To prevent or decrease age-related changes that occur after menopause in a patient who chooses not to take hormone therapy, the most important self-care measure to teach is
a. maintaining usual sexual activity.
b. increasing the intake of dairy products.
c. performing regular aerobic, weight-bearing exercise.
d. taking vitamin E and B-complex vitamin supplements.
Nursing responsibilities related to the patient with endometrial cancer who has a total abdominal hysterectomy and salpingectomy and oophorectomy include
a. maintaining absolute bed rest.
b. keeping the patient in high Fowler's position.
c. need for supplemental estrogen after removal of ovaries.
d. encouraging movement and walking as much as tolerated.
The first nursing intervention for the patient who has been sexually assaulted is to
a. treat urgent medical problems.
b. contact support person for the patient.
c. provide supplies for the patient to cleanse self.
d. document bruises and lacerations of the perineum and the cervix.
Symptoms of BPH are primarily caused by
a. obstruction of the urethra.
b. untreated chronic prostatitis.
c. decreased bladder compliance.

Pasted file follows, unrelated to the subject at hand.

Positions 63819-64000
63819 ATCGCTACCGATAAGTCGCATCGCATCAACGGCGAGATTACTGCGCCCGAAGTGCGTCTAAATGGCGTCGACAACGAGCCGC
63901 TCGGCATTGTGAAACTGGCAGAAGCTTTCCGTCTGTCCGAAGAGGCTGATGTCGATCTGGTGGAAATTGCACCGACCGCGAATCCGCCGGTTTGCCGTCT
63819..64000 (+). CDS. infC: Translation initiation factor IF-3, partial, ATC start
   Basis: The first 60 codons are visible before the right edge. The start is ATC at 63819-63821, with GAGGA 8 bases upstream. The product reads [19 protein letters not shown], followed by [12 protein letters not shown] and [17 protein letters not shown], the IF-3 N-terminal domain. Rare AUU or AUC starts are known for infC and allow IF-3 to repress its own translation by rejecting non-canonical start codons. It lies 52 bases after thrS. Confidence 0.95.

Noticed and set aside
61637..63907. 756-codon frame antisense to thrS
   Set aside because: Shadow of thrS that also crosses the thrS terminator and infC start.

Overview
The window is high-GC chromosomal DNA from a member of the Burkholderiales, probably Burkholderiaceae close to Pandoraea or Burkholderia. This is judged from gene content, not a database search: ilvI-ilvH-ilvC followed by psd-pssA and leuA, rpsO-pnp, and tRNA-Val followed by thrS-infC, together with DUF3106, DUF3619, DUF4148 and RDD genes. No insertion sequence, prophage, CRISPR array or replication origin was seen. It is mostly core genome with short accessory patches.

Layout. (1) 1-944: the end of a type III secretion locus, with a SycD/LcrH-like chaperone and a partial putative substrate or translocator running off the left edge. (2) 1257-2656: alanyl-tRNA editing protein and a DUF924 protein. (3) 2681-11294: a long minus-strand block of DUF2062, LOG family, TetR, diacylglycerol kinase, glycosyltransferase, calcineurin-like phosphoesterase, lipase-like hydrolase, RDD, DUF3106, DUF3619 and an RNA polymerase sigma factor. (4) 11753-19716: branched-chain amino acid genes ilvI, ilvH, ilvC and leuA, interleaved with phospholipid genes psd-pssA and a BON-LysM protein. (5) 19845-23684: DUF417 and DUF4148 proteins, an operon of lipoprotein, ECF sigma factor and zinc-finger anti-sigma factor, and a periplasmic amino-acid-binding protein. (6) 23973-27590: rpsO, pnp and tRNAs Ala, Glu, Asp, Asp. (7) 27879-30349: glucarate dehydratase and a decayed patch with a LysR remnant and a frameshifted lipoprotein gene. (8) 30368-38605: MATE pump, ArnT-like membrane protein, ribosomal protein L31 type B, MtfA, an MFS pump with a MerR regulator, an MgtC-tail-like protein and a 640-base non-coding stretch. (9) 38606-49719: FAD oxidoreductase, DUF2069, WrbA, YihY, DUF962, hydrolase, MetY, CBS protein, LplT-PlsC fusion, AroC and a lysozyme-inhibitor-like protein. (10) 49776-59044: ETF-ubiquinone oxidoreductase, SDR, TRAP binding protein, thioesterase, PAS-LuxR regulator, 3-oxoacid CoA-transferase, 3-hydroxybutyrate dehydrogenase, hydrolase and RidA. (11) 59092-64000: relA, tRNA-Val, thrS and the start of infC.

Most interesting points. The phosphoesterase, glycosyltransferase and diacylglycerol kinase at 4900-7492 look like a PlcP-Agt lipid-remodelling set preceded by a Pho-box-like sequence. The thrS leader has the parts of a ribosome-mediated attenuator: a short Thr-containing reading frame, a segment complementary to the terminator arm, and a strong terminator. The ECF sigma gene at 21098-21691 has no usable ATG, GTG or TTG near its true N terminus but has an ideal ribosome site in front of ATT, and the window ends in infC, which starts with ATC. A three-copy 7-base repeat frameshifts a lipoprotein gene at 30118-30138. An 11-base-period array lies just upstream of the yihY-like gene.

d. excessive secretion of testosterone.
Postoperatively, a patient who has had a laser prostatectomy has continuous bladder irrigation with a three-way urinary catheter with a 30-mL balloon. When he complains of bladder spasms with the catheter in place, the nurse should
a. deflate the balloon to 10 mL to decrease bulk in the bladder.
b. deflate the balloon and then reinflate to ensure that it is patent.
c. encourage the patient to try to have a bowel movement to relieve colon pressure.
d. explain that this feeling is normal and that he should not try to urinate around the catheter.
A patient scheduled for a prostatectomy for prostate cancer expresses the fear that he will have erectile dysfunction. In responding to this patient, the nurse should keep in mind that
a. erectile dysfunction can occur even with a nerve-sparing
b. the most common complication of this surgery is postoperative bowel incontinence.
c. retrograde ejaculation affects sexual function more frequently than erectile dysfunction.
d. preoperative sexual function is the most important factor in determining
postoperative erectile dysfunction.
In assessing a patient for testicular cancer, the nurse understands that the manifestations of this disease often include
a. acute back spasms and testicular pain.
b. rapid onset of scrotal swelling and fever.
c. fertility problems and bilateral scrotal tenderness.
d. painless mass and heaviness sensation in the scrotal area.